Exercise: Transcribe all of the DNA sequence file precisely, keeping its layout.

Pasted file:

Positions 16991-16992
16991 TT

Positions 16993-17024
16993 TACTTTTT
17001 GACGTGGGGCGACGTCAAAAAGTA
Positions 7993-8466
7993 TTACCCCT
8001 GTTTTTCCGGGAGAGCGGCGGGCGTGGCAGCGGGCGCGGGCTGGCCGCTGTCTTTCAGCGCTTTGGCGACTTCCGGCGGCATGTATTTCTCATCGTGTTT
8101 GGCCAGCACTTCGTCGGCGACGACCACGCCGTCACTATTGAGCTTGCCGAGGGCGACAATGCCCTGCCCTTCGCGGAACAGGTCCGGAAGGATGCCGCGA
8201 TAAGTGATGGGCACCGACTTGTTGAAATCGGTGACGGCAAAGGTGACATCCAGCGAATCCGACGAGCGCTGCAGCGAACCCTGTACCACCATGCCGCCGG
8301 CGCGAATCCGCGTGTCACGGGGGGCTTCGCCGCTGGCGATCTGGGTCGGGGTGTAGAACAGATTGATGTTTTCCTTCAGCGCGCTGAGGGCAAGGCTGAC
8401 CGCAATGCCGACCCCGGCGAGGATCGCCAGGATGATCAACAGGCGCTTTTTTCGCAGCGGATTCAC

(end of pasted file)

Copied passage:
Positions 16991-16992
16991 TT

Positions 16993-17024
16993 TACTTTTT
17001 GACGTGGGGCGACGTCAAAAAGTA
Positions 7993-8466
7993 TTACCCCT
8001 GTTTTTCCGGGAGAGCGGCGGGCGTGGCAGCGGGCGCGGGCTGGCCGCTGTCTTTCAGCGCTTTGGCGACTTCCGGCGGCATGTATTTCTCATCGTGTTT
8101 GGCCAGCACTTCGTCGGCGACGACCACGCCGTCACTATTGAGCTTGCCGAGGGCGACAATGCCCTGCCCTTCGCGGAACAGGTCCGGAAGGATGCCGCGA
8201 TAAGTGATGGGCACCGACTTGTTGAAATCGGTGACGGCAAAGGTGACATCCAGCGAATCCGACGAGCGCTGCAGCGAACCCTGTACCACCATGCCGCCGG
8301 CGCGAATCCGCGTGTCACGGGGGGCTTCGCCGCTGGCGATCTGGGTCGGGGTGTAGAACAGATTGATGTTTTCCTTCAGCGCGCTGAGGGCAAGGCTGAC
8401 CGCAATGCCGACCCCGGCGAGGATCGCCAGGATGATCAACAGGCGCTTTTTTCGCAGCGGATTCAC